Mama Matto: another Italian restaurant in Dubai?
From the creators of Iris and Indie, comes a home-grown Italian restaurant in Dubai, Matto in the Oberoi. Replacing Umai, the hotel’s Far-Eastern concept, Matto translates to ‘crazy’, aptly named given this is the first restaurant foray from bar and lounge masterminds. Can these guys pull off a dedicated dining concept, especially with a cuisine that is so saturated in Dubai? A sure-fire recipe for failure? Crazy? Or absolute genius?
The team skillfully incorporates a play of elements usually associated with bar concepts – dim lights, disorganised bustle, colourful and creative cocktails, and a designated smoking corner – to create a restaurant that is charming and endearing. It’s both your neighborhood bar and favourite childhood Italian restaurant. Packed on a Tuesday evening a month into opening (without any ladies night offers), the vibe is rocking. Attracting both a well-heeled and casual crowd, the atmosphere smacks of convivial camaraderie and homely Italian warmth.
On to the service, I’m reminded of the theme song from 90’s hit series Cheers – sometimes you want to go where everybody wants to know your name and they’re always glad you came. I leave Matto feeling like I know everyone and they know me. Italian waiters greet guests with open arms and hand gestures; “ciao” and “buonasera” is thrown at you from every direction from a sea of Lucas and Giuseppes (the floor staff have their names printed on the back of their shirts). The only pet peeve I have is with the hostess who sits me in a corner, next to another couple, in a row of empty tables for two. How disappointing. Nevertheless, she lights the candle on our table and I feel like a scene out of Lady and the Tramp especially as our waiter passionately recommends his favourites from the menu. There is sanctity to food and you can trust the waiters here to put it across the table.
Matto’s interior is well designed. Staying true to its mischievous personality, playful details such as low-hanging Edison light bulbs, unfinished tiles, and exposed ceilings resurface throughout the restaurant. And whilst familiar considering their ubiquity in Dubai, you have to admire the effort behind the restaurant’s bespoke elements. To name a few, the message board decorated with postcards from guests, a mural painting of a man kissing a fish, and hanging copper kitchenware to up the restaurant’s hip quotient.
The menu however, unlike its playful interior, is traditional and rustic yet covers a multitude of influences from across Italy. Spearheading the dishes is a selection of antipasti featuring Italian favourites such as parmigiana and manzo tartare, which we order following the recommendations of our waiter. The parmigiana (sliced eggplant layered with mozzarella, tomato sauce, basil and parmesan cheese) is quick to arrive. Every bite is nostalgic and transports me back to my days in Italy – definitely a must-try. Our second starter, the hand-cut manzo tartare, is simple yet satisfying and although accompanied by various condiments such as capers and rosemary mayonnaise, is good enough to enjoy on its own. Plump and firm, the top grade beef from Fassona cattle in Piedmont distills a rich and savoury umami flavour.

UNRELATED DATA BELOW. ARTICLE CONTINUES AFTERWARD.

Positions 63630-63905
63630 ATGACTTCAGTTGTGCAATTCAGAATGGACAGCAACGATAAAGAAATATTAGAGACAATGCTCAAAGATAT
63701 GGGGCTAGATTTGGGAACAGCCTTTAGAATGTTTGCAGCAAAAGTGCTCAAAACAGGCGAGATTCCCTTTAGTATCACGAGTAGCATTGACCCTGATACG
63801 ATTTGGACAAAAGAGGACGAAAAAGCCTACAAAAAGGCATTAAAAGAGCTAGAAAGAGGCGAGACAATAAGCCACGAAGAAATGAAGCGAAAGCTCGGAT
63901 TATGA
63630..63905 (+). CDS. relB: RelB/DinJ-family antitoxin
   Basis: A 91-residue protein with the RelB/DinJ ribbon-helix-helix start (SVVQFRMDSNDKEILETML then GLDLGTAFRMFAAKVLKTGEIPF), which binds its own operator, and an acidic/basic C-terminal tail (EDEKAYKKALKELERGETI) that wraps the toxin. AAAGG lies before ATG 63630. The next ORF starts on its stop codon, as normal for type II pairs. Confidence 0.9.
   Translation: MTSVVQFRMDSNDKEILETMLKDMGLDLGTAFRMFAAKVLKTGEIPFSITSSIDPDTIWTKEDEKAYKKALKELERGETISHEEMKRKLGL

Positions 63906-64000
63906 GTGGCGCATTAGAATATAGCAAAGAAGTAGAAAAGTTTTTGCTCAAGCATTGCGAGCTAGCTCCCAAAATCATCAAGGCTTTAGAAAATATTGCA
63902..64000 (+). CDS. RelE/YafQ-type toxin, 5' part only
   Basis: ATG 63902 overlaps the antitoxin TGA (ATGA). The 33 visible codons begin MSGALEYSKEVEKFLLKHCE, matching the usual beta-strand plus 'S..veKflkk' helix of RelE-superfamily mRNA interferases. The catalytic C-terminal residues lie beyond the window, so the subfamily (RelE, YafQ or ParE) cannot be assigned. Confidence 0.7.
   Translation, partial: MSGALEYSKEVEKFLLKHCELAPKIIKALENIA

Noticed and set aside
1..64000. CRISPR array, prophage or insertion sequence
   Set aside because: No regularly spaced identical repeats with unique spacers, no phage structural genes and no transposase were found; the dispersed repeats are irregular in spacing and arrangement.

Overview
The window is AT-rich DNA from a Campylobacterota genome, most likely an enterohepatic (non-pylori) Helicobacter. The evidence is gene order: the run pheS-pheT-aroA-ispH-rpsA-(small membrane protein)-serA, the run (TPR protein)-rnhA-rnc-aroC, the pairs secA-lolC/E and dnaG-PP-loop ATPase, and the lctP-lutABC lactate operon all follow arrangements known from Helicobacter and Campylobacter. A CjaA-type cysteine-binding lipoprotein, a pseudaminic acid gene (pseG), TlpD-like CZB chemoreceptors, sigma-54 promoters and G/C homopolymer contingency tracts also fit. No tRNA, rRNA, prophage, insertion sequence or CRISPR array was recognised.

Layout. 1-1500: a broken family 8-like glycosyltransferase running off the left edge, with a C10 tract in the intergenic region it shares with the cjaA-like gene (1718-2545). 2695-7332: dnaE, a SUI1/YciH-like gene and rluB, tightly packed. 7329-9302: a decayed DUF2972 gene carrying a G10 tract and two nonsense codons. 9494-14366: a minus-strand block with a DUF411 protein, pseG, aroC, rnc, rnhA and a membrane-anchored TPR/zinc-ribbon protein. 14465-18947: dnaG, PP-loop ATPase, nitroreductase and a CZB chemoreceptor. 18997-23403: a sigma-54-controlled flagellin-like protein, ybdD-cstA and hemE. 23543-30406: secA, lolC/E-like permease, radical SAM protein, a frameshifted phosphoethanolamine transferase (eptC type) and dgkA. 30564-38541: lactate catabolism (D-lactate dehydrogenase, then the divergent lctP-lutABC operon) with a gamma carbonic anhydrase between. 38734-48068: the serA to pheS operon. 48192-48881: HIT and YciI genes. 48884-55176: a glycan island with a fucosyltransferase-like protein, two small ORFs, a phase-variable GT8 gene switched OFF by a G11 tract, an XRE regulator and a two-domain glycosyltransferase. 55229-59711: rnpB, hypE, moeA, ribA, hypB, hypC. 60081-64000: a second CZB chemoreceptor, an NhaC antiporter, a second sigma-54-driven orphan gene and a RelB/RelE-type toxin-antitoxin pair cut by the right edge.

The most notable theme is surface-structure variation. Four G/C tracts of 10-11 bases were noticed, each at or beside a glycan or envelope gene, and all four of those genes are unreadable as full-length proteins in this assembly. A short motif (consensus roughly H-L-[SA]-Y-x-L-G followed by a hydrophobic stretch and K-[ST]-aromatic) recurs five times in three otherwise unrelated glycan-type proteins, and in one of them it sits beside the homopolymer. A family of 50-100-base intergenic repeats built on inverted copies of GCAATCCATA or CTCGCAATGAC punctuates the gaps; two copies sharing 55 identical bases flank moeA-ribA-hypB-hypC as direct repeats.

For mains, we opt for the patatosa pizza with a crisp Roman crust from the wood-fired oven. Mushrooms and potatoes are mashed together with the pecorino cream and mozzarella. The beef bacon (no pork licence at Matto) though seems over-cured and disrupts the ratio of flavours. However, the homemade porcini and truffle ravioli that we order has me salivating. The ravioli skin is thin yet firm and perfectly al dente. The Parmesan cream that oozes out is velvety and luscious. The complexity of textures and flavours, with hints of black truffle that don’t overwhelm, has me craving more.
On to desserts, the airy tiramisu and Sicilian cannoli stuffed with ricotta cheese and pistachios are both excellent and light choices to round off our meal, with just the right amount of sugary sweetness to offset a tangy limoncello. Special mention to the restaurant manager, who after hearing of my dining partner’s nut allergy, advises against our order of cannoli for the fear of traces of nut oil. I still order the dessert for the sake of the review, while my dining partner enjoys the complimentary digestif on the house. Service recovery on point.
The most impressive aspects of Matto are the atmosphere and service. It’s a restaurant perfect for any occasion, one of those rare places you can recommend to anyone, safe in the knowledge that whichever direction they take they will be in good hands. A charming, hip and beguiling ‘hole-in-the-wall’ restaurant, Matto transports you back to mama’s Italian kitchen, evident with the strong Italian following who attest to the authenticity of its menu. For a reasonable AED190 for a three-course meal, I give Matto 4 out of 5 FooDiva knives. As the Italians would say, that’s amore.
Have you recently dined in a Dubai restaurant that made you feel nostalgic?
Until next time,
Who is FooDiva’s guest reviewer? JEC has lived in some of the world’s best culinary destinations including Paris, Hong Kong, Singapore, Bangkok and Switzerland, working as a marketing and PR professional in the hospitality industry. On the weekends, JEC offsets her Dubai dining by teaching indoor cycling classes and practising yoga.
Another Italian restaurant in Dubai opens @mattodubai – how does it fare given Italian cuisine is so saturated here? Anon guest reviewer JEC tucks into dinner and addresses the feeling of nostalgia when dining. Review now live on www.foodiva.net (see link in profile). Do you have any restaurants here that make you feel nostalgic? ????? #foodivareviews